In the graphic above they are proposing to charge $26 to a 100,000 mile flyer for a coach seat without extra legroom on a regional jet, on a flight of just a few hundred miles.


About Gary Leff

Gary Leff is one of the foremost experts in the field of miles, points, and frequent business travel - a topic he has covered since 2002. Co-founder of frequent flyer community InsideFlyer.com, emcee of the Freddie Awards, and named one of the "World's Top Travel Experts" by Conde' Nast Traveler (2010-Present) Gary has been a guest on most major news media, profiled in several top print publications, and published broadly on the topic of consumer loyalty. More About Gary »

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Comments

  1. Us airways’ system was not functioning well this weekend..i had the same issue yesterday but after a few hours it got resolved and i was able to choose uogrades for free…so it is probably a temporary thing but it worked for me this weekend…twice

  2. I decided to go for CP instead of EXP in Jan – had 4 cards with US, and many more US miles than AA miles (and AA allows date changes for free anyway)
    I got 2 pairs of CP upgrades instead of 8 VIPs (no longer transferable without an inquiry from AA, it appears)
    I did get upgraded on US with Avios from DCA to LGA as a CP
    I entered my US number at booking (made from family account) and 5 days before flight – I was in front ((AND the flight was delayed)

  3. I just got off a flight from PHL – BOS using 4500 avios. Agent recognized my status with AA and tried to upgrade me but computer wouldn’t let her overwrite. I appreciated her effort and pulled out one of those “appreciation certificates” to which she exclaimed: I won $1,000 from the last AA elite who gave me this”. She printed out my boarding pass, wrote 3F (first class) over 5D (bulkhead coach), walked me to the plane and told the flight attendant: he’s sitting in 3F.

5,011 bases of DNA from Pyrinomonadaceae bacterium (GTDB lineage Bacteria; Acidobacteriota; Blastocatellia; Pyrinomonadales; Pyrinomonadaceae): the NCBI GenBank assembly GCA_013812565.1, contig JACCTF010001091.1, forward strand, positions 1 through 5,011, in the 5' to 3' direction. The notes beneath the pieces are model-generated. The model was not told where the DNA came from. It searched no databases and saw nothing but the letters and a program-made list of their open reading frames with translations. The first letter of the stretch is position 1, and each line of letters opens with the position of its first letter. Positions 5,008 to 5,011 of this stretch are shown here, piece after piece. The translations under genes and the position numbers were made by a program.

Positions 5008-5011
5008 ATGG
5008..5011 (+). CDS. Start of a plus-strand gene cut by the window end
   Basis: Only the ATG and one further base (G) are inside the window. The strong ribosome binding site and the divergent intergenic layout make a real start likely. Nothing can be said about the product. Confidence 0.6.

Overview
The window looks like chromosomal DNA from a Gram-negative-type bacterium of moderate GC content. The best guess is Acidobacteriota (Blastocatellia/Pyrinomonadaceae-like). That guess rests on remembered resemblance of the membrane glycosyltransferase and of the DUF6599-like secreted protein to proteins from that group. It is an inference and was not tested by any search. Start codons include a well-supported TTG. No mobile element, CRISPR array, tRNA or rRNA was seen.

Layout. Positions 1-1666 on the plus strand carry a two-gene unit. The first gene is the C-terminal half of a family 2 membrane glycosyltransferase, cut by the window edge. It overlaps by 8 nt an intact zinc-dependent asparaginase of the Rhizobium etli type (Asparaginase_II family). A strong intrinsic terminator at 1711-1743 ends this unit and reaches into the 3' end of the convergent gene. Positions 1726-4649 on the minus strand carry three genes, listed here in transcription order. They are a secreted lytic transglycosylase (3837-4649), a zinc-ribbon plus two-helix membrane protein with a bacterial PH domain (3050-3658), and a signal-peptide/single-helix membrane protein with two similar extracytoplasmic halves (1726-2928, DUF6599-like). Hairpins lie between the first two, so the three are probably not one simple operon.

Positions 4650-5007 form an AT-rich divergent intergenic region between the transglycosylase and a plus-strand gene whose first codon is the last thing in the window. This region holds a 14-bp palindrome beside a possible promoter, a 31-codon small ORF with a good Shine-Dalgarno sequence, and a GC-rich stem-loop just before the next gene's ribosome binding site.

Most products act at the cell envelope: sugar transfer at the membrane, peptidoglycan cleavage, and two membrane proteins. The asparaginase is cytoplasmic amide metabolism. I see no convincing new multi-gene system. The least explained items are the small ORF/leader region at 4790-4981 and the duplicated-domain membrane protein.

4. Incorrect, I was able to go to the gate at CLT this weekend on an award ticket on US airways booked with Avios. I had a US airways agent change my FF number during the week and the agent at the counter told me to use the kiosk – it took a while but the machine said there was space in First and asked if I wanted a free upgrade – no brainer so I clicked yes and that was it

  5. From my experience on ANA, United, and now British Air award tickets on US Airways as a Chairman and Platinum:

    – the system blocks out the first class upgrade if there is one
    – Asking an agent at the airport has yielded a 50% success rate. Some say no way and let the seat go empty. Others find a way around it. I have had the best success at the US Air Club.
    – I have found the best success when I ask, “I am a Platinum member and I forgot to get on the upgrade list, would you please add me to the upgrade standby list?” In my experience when added to the standby list when there is a seat available right away a F boarding pass spits out automatically.
    – I have NOT found success when I ask, “I am a platinum member and I see there are open first class seats on the flight, could you let me know what type of upgrades are available?